From my experience, many organizations are unclear about the value a Business Analyst can bring to a project, and as a result the Business Analyst becomes relegated to de facto note-taker. This is especially true in a consulting arrangement, if the Business Analyst comes across as a know-it-all or not listening to the client, then creativity can be stifled, and without building trust, minimal analysis can be performed to effect meaningful change within the organization.
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0 # George Bridges 2012-01-18 02:54
(in response to Mike M.) In the case of the PM and the BA; if not careful, they could become the de facto note-taker. For the PM, they take notes of the project requirements and the BA takes notes of the solution requirements. What is interesting is that they should not elicit the requirement, but instead, ask the right questions and do the appropriate analysis to analyze the define the requirements. Why are many organizations unclear of the value of the Business Analyst?
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0 # Neal McWhorter 2012-01-18 03:17
I think there is little doubt that the question as it was posed really had no answer unless there was a lot more context to work with. But it stimulated a lot of conversation about what the role of a BA was vs a PM and the relative value proposition. I'm a big supporter of the BA role but I find that what it means is often so amorphous that it doesn't help me to hear someone be described as being a BA. I think most of the BA roles that the BABOK provides guidance for really would be better thought of as product designers. That's also a role that the business operations people can really understand the value of. I think that moving the BA role towards that model would be a major step forward for most organizations and BA within them. That leaves the automation piece as a true technology engineering role. For most organizations the product design role is a key capability while the technology design role is a supporting capability that would ideally be sourced to an organization with deep experience with technology engineering experience that sees that capability as core.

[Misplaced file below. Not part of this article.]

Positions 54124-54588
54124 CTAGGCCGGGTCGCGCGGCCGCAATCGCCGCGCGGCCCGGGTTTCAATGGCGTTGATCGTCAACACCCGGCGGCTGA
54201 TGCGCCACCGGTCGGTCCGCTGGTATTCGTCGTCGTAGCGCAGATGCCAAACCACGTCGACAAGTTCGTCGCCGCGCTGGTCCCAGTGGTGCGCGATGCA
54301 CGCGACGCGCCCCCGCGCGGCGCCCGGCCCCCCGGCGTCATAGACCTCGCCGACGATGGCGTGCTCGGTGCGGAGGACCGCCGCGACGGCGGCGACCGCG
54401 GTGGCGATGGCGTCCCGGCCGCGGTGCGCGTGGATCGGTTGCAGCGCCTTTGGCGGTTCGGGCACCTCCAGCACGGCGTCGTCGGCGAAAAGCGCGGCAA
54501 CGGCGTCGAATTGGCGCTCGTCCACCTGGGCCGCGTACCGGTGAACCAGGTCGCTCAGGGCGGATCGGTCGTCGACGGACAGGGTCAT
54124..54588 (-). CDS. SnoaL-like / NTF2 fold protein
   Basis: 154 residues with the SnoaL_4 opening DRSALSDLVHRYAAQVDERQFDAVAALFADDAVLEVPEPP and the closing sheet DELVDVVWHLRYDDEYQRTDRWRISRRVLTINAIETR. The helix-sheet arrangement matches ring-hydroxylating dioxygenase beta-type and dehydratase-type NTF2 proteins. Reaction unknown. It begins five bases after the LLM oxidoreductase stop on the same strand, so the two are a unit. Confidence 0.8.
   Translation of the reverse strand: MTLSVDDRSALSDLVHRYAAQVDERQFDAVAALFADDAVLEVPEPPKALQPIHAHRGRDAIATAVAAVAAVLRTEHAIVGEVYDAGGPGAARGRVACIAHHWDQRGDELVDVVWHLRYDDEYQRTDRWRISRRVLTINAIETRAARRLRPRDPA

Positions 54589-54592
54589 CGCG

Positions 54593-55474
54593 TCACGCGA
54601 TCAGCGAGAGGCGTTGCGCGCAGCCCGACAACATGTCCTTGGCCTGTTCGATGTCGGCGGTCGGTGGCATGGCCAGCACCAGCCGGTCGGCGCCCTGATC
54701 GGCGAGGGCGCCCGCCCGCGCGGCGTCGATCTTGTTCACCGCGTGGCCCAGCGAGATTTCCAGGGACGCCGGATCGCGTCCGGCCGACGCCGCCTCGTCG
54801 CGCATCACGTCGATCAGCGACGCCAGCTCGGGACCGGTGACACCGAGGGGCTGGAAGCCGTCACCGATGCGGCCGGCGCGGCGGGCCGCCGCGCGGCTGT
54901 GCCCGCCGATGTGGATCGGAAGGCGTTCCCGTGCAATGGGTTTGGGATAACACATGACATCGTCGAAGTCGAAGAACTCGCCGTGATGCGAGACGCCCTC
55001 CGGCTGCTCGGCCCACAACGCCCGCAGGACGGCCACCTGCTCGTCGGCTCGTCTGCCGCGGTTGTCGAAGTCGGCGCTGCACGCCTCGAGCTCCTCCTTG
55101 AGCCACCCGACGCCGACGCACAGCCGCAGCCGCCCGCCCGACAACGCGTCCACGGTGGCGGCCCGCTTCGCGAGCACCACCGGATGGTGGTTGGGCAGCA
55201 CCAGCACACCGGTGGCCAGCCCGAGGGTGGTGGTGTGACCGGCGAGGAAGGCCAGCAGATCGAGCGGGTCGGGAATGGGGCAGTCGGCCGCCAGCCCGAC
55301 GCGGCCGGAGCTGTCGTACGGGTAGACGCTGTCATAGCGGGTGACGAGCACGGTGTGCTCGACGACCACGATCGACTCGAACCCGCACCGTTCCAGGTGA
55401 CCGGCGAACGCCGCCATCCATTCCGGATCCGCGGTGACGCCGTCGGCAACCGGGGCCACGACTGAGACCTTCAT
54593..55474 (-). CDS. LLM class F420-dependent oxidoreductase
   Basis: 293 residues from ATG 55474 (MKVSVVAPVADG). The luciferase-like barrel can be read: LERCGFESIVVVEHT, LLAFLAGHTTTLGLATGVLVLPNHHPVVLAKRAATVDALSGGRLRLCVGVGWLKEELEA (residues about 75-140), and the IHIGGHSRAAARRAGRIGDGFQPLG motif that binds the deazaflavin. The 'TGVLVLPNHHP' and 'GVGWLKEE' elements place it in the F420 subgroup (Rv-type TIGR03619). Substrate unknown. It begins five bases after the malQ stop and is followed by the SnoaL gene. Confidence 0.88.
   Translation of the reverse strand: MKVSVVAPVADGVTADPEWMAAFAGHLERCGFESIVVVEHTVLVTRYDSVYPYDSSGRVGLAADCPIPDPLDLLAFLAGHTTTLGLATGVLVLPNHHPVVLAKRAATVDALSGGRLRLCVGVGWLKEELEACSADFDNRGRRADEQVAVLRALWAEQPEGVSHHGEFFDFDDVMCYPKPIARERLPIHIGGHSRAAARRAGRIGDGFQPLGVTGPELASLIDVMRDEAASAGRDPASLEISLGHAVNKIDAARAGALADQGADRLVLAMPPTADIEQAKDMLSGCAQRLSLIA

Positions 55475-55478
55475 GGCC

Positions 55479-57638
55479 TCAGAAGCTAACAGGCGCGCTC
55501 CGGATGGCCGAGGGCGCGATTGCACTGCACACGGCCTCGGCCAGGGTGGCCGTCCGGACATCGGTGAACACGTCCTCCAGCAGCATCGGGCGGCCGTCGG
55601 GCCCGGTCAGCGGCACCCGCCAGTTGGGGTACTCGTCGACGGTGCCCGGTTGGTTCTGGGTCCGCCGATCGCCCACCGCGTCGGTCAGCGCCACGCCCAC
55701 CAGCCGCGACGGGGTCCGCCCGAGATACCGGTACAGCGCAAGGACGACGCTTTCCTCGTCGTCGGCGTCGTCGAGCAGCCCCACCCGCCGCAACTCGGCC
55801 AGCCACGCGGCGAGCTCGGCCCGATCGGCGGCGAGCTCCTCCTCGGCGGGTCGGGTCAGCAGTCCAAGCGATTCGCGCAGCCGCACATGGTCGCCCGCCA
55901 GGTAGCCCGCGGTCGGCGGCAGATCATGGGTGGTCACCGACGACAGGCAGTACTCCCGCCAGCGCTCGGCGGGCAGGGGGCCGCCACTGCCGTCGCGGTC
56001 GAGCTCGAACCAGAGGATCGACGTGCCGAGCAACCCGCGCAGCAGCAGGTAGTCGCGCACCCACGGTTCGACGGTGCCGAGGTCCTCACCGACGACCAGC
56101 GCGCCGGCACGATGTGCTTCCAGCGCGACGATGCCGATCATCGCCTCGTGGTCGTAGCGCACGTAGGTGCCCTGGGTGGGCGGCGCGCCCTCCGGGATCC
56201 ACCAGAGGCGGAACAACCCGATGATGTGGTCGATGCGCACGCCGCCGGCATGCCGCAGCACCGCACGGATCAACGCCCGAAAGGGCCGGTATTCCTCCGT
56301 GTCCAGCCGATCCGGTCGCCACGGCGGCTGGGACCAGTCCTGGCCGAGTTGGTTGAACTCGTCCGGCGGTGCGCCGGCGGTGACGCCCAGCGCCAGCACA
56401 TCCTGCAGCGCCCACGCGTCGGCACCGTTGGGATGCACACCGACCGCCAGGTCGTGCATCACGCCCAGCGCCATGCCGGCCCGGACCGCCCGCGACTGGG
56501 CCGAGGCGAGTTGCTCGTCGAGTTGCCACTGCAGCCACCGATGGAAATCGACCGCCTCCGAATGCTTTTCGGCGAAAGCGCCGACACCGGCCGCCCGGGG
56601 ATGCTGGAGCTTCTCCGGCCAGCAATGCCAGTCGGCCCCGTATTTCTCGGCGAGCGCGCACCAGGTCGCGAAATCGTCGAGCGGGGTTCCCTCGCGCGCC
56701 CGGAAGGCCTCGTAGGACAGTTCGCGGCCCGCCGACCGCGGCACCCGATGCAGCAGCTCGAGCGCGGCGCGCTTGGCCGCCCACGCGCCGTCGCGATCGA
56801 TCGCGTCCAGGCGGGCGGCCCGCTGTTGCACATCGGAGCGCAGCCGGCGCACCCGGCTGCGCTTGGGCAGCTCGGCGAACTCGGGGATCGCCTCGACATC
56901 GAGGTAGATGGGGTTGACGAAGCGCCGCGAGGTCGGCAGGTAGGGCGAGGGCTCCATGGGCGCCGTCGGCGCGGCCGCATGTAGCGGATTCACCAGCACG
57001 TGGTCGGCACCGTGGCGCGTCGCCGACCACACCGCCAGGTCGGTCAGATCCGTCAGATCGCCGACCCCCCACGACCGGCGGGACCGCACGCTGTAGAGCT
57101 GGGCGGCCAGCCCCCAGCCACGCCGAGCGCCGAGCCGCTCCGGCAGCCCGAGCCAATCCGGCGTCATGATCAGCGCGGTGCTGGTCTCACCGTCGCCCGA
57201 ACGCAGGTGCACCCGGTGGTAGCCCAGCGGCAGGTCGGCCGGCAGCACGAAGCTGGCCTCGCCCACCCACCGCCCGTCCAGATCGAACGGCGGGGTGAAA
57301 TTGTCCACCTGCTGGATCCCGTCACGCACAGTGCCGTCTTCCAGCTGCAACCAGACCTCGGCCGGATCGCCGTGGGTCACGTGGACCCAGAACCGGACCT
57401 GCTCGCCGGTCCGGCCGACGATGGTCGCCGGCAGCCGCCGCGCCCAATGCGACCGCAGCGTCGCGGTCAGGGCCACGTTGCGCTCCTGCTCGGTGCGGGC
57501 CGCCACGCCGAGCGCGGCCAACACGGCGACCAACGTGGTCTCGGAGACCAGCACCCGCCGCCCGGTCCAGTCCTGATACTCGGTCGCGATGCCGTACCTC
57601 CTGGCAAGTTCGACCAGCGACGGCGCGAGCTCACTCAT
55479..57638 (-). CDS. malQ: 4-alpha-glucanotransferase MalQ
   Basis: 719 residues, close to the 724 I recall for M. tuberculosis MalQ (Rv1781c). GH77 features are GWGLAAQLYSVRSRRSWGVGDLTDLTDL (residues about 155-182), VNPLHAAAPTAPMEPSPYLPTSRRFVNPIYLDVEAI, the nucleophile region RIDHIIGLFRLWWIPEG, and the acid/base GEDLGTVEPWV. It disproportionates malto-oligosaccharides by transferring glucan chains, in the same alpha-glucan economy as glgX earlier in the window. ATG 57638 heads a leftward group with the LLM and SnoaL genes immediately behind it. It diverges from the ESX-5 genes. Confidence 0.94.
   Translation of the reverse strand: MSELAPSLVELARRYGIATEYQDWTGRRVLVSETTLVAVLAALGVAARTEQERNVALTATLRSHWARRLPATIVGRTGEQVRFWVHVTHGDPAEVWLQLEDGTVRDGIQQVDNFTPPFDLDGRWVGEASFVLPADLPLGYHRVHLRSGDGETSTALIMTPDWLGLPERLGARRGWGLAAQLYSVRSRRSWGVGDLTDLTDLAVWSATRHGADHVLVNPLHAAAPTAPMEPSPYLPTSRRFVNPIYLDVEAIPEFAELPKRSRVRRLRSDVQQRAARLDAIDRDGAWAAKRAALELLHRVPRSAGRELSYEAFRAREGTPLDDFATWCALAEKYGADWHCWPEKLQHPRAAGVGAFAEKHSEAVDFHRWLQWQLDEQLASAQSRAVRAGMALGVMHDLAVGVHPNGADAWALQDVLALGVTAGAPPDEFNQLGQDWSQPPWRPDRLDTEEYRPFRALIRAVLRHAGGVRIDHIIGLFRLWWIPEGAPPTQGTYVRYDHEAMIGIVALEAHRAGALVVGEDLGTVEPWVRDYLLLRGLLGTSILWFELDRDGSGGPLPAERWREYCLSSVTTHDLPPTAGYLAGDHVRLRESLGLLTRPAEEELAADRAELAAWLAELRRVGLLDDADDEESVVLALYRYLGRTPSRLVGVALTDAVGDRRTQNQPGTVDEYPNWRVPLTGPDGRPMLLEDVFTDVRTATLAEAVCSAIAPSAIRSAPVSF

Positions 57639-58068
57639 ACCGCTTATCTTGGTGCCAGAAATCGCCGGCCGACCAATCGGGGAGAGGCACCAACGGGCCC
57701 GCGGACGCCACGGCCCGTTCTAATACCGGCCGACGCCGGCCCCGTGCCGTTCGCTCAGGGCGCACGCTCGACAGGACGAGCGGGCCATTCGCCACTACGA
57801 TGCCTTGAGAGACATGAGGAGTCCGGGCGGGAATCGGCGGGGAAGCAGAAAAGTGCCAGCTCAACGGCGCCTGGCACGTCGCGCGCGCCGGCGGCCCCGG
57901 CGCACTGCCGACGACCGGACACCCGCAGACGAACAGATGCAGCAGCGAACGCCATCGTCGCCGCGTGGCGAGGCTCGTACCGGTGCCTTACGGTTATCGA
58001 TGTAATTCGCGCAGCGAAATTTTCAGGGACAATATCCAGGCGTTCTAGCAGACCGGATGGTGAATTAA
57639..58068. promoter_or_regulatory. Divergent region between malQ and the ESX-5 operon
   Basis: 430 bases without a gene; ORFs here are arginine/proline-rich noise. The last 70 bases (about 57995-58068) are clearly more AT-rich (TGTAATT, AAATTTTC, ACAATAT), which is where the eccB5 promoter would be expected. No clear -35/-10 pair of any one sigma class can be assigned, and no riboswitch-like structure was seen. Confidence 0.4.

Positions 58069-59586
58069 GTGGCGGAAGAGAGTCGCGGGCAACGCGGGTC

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0 # Bennett Mendes 2012-01-18 07:37
@ George : " What we have to really understand is the role of each, how they work together and how they compliment each other to add value to the enterprise. " When you say ' compliment ', did you mean they pat each other on the back, exchange thanks - which in itself makes for an excellent relationship. O r did you mean ' complement ' which mean they balance each other well. Sorry couldn't resist :-)
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0 # George Bridges 2012-01-18 08:10
@Bennett Wow! and woW! backward. Perhaps they should do both. Thanks!
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-1 # George Bridges 2012-01-18 08:14
@ Bennett, I meant 'complement'. Sorry, typo. Thanks for the catch.
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0 # Oshunj 2012-01-18 11:51
great article and discussion! PMs objective is to manage the project along with risks and scope in order to DELIVER a product. Not necessarily the right, or best, or sustainable product. Of course its assumed, bit In my experience managing people, risks, timeline, scope, issues, etc, in general, does not leave much time to analyze, identify, and communicate the business needo (problem/opport unity vs symptom) or cool new widget, as well as the appropriate solution to address it(solving the right problem in the right way using the right technologies.). The PM is often put in the situation to deliver something, more like anything, on time, especially in software where errors and inefficient process is accepted, without anyone able to address the above tasks. How many projects are delivered onetime, on budget, and addressing the requirements that were approved the day before implementation? Successful project announced, bonuses & promotions generously given out......only to realize, months later..., the wrong problem was identified, the wrong solution, or the wrong functionality delivered? Non the less onetime, on budget, and arguably meeting stated "requirements". I'd like to think the value the BA provides is that focus on balancing business need/organizati onal value/technical realities to help deliver THE RIGHT product. Maybe I'm just dreaming though...